I'm really very aware of that, because it puts you in a strange situation when you think that everyone is looking at every little thing you do. And you know that you're not that good. It's not good to be in a situation where people don't want to direct you or don't want to question something.

Do you think the better roles are reserved for the younger actresses?

Good roles are hard to find no matter what age.

Did you think your career would last this long? Did you ever have that expectation?

I never got into this business thinking I would be a movie star. I grew up running around the Connecticut countryside, pretending I was Hopalong Cassidy. I was always somebody else so that was an indication. Acting was always something I wanted to do. To me, it's about the incredible adventure of examining the landscape of human heart and soul. That's basically what we do.

When you made Fatal Attraction, did you know that Alex Forrest would become such an iconic character? And what did you feel about the changed ending of the film?

There came a point where we got really excited, because it was pretty special. Everyone was right on their game. It broke my heart to reshoot that ending. She was not a psychopath. She was a self-destructive, wounded creature. All the research I did showed that it was textbook behavior from someone who was molested at a very early age. She was very much a victim. When they tested the movie, people were so upset by her behavior. Americans like everything neatly wrapped up. They want to believe that family will survive. They were so upset that they, literally, demanded her blood. And they gave it to them. I fought against reshooting it. I didn't want to trash my character like that. It was very painful, but I learned that there's something about a catharsis that is very important. In some ways, I think the movie wouldn't have been as effective without this new ending, even though I didn't think it was true to the character. The audience was put to a point that, if you didn't give them some kind of catharsis, I don't know what they would have done. It would have been okay in Europe maybe, but not this country.  The [initial] script I read was seamless film noir. We [Alex and Dan Gallagher (played by Michael Douglas)] had the fight, his fingerprints are on the knife, she kills herself, she cuts her own throat with that knife, and Dan's taken off to prison. That was it. Then they introduced the tape with the wife [played by Anne Archer] and I'm saying, "I want to kill you." They tried to stack the cards against me, which wasn't totally fair to that character. But I think that movie has become a part of our culture. The term "Bunny Boilers" is now a part of our language. People still come up to me and say, "You scared the shit out of me!"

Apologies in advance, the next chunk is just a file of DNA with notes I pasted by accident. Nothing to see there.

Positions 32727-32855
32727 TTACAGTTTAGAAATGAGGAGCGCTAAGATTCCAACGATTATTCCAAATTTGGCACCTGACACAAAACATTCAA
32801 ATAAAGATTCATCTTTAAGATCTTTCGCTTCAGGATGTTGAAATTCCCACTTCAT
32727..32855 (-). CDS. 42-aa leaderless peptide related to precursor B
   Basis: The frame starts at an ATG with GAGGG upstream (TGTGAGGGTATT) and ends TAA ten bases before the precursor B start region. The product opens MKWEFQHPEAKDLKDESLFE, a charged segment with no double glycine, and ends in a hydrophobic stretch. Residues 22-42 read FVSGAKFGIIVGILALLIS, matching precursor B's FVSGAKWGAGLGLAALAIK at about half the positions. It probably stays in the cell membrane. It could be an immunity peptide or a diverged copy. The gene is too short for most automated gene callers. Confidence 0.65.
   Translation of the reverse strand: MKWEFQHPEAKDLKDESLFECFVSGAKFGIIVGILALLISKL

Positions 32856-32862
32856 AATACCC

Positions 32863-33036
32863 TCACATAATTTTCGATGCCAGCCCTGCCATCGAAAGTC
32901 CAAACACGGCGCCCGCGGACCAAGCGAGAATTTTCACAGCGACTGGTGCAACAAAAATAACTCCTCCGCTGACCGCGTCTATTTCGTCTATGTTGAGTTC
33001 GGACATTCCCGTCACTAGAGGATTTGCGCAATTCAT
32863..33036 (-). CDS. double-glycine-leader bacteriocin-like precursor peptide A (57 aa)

What's next?

Another little independent feature with a first time director that’s coming out in August, The Chumscrubber. It was a great piece of writing, a very dark comedy. I thought it was an original social satire. It made me laugh and scared me at the same time. Arie Posin, who directed and co-wrote it, like Chris Terrio, is an emerging talent. And I did a movie with Rodrigo Garcia called Nine Lives. I don't know when it's coming out but it premiered at Sundance. There are nine stories and each story is done in one continuous take. It made me proud to be an actor. Some of the work in that movie blew my mind.